Cognition – Reason – Brain Training

Friday, November 13th, 2009 at 8:00 am.
by pre.

Last week we briefly listed some of the basic mental skills on which reason is based. Improving any one of those skills will likely lead to better reasoning abilities. The obvious question is then, how do you improve those skills?


If you’ve been reading the entire course, you won’t be surprised to find that our answer is practice. In order to improve your memory, you need to practice memorising. In order to become better at categorisation, you need to categorise things. In order to extrapolate more efficiently, you need to extrapolate more often. In order to become better at analogous thinking, you need to do it more. In order to improve your logic, you need to practise your logic skills. In order to get better at inference, you need to infer more often.

To really radically improve your reasoning skills, you need to practice all these sub-skills, and you need to practice reasoning itself.


Perhaps the best way to do this is to study. You know, like you did in school. Read and think and learn as much as you can. Go audit some classes at your local university. Turn on the Open University TV shows. Find out what’s on special offer at the Teaching Company and download some lectures. Maybe even go back to school!

Read a book!

If the Open University isn’t showing anything right now, turn off the TV and read a book.

The more you learn, the more you investigate and study the world around you, the better your reasoning skills will become. The Buddhist monks may think they can achieve enlightenment and transcendence by meditating in a cave, no doubt some amount of meditation is useful, but to really practice your reasoning you’ll need to get out of your cave and explore the world, though experience of course and also through learning about other’s experiences and thoughts.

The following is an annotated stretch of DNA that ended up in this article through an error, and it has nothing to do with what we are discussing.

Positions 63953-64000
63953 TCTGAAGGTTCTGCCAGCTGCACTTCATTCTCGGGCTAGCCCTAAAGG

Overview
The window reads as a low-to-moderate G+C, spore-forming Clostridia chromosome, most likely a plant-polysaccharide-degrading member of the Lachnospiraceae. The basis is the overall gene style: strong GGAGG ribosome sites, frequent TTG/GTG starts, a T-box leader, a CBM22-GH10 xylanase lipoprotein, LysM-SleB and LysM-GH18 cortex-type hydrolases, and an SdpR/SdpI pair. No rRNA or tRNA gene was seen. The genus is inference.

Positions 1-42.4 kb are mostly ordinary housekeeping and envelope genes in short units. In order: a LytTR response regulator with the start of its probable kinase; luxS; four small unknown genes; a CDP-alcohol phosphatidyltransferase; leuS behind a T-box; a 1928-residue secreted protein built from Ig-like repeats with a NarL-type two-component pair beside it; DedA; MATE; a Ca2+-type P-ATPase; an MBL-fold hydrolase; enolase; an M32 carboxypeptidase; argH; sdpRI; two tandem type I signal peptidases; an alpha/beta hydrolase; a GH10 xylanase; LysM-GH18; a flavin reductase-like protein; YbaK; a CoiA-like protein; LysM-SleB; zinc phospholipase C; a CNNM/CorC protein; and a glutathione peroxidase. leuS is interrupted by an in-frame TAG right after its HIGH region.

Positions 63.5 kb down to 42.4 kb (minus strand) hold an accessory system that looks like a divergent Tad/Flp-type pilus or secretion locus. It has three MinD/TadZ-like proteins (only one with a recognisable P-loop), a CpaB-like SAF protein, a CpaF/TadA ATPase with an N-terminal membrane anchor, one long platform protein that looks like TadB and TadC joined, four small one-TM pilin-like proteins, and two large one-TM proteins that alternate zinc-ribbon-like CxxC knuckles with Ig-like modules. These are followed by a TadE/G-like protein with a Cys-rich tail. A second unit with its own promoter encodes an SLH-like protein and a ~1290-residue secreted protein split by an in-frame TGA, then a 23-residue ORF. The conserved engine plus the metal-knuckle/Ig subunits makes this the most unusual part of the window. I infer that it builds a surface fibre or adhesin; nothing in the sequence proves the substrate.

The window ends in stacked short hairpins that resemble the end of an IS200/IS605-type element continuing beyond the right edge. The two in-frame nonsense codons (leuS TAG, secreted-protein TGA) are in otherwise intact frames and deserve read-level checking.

The species has come as far as it has, has become as enlightened as it has, through the transfer of knowledge from one being to the next, the cumulative gathering of the salient experience of millions of people is gathered at your local library. Use it! To not do so is to be wilfully ignorant. Hardly a transcended trait.

Brain Training

Many of the subskills listed last week can be practised with the help of modern machinery, it’s even fun and entertaining to play the various brain training games now on offer.

There have even been some preliminary scientific results suggest that they work, both for school kids and the more elderly.

These studies are just preliminary though. While there’s every reason to believe practising these skills will improve your ability at the skills practised, it may be that these skills are less transferable to life outside the game than we imagine. More work is needed.

We hope that our guided meditation, our lucid dream, this month will help to improve your motivation to do these things, to seek out new experiences and learn as much as you can. For the dream word can only teach you about your dream world. You can practice logic and memory while you sleep, but true grounded reason is only found in waking reality.